God has placed many people in my life who have helped me fulfill my mission He has entrusted me to, but none more important to me that my Dad. My Dad was the perfect example for me growing up on what it was to be a family man. He loved his family deeply and loved my mother more than that. He was a strong man, a quiet man when it came to religion and politics, an athletic man who excelled in many sports – basketball, cork ball and golf just to name a few. Much like Samson and John – who were both mentioned in today’s readings – he was a man who took neither wine or strong drink. His favorite adult beverage was a “Mississippi High-Ball” – a glass of ice water. He did like his rootbeer and orange (Whistle Orange) soda though. Dad worked his tail end off most of his life, working multiple jobs during my youth so Mom could stay home with us and not have to have a job outside the house. Every Sunday morning, after going to the early Mass, he would come home and make breakfast for everyone in the house. He raised 7 children and put us all through Catholic schools from 1st grade through 12th grade. In the early 80’s, he applied for and entered the Permanent Deaconate program for the Archdiocese and was ordained in 1986 (I believe). It was such a blessing for me that the man who showed me how to be a true family man – a man dedicated to his wife and children – was able to marry my wife and I – Sarah and I were his first wedding as a Permanent Deacon.. And as much as he loved his children and wife, he loved his grandchildren more. It was a proud moment, albeit an embarrassing one at times, when someone in a restaurant would casually ask Dad if he had any grandchildren…and the wallet would come out and the pictures where shown. My dad did have some short comings – there were times when he spoke, he would make a sailor blush; he wasn’t much for braking in the car until he couldn’t see the bumper of the car in front of him; he also wasn’t one who would go to the Doctor very often. When he got sick at the end, it was very quickly moving cancer that started in one area and quickly spread throughout his body.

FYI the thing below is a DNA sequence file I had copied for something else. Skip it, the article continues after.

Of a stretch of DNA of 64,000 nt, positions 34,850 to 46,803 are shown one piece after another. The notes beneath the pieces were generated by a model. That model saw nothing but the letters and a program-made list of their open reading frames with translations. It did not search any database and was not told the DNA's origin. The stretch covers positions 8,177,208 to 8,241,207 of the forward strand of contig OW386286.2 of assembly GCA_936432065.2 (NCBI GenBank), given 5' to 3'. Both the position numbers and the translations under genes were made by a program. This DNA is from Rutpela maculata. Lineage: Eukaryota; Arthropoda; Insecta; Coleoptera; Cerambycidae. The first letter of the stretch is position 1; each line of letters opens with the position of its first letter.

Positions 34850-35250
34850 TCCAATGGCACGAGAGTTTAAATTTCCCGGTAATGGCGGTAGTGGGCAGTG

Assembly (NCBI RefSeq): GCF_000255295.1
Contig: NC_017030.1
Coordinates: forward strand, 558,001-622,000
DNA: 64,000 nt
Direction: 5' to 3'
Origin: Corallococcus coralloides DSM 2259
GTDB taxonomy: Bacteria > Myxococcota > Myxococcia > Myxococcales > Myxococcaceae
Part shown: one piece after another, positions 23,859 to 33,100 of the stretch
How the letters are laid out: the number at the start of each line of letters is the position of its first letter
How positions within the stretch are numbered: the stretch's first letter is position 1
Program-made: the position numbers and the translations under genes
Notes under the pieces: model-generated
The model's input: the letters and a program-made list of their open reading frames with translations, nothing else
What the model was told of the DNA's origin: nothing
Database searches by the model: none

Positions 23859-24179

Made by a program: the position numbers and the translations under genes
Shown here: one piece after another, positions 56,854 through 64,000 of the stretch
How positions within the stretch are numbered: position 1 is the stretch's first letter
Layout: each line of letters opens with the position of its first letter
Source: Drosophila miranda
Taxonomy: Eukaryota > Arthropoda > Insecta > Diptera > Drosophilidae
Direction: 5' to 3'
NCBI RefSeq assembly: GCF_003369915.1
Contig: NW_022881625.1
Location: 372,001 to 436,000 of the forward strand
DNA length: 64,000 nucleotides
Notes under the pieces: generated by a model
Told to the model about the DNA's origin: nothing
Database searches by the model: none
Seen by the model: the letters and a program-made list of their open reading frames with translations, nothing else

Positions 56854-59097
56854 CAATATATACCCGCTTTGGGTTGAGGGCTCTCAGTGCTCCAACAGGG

My Dad was truly the most influential man in my life, so when Bishop Barren posed the reflection this morning, I knew exactly why my family and I were texting about him yesterday – it was the Holy Spirit prepping me for this morning.

Do something great for our Lord today – spend some time in thought about your Dad. I hope and pray they are good memories such as mine. I often talk about being that window through which people can see Christ. My dad was that window for me…when I think of him, when I see him in my thoughts and memories, it is not him that I’m looking but Christ living through him. I love that man.

God’s will, not mine, be done.

Be not afraid; just have faith.

Jesus, I trust in You.

He must increase; I must decrease.

Lord, if You wish, You can make me clean.

But you man of God chose righteousness, devotion, faith, love, patience and gentleness. Compete well for the faith.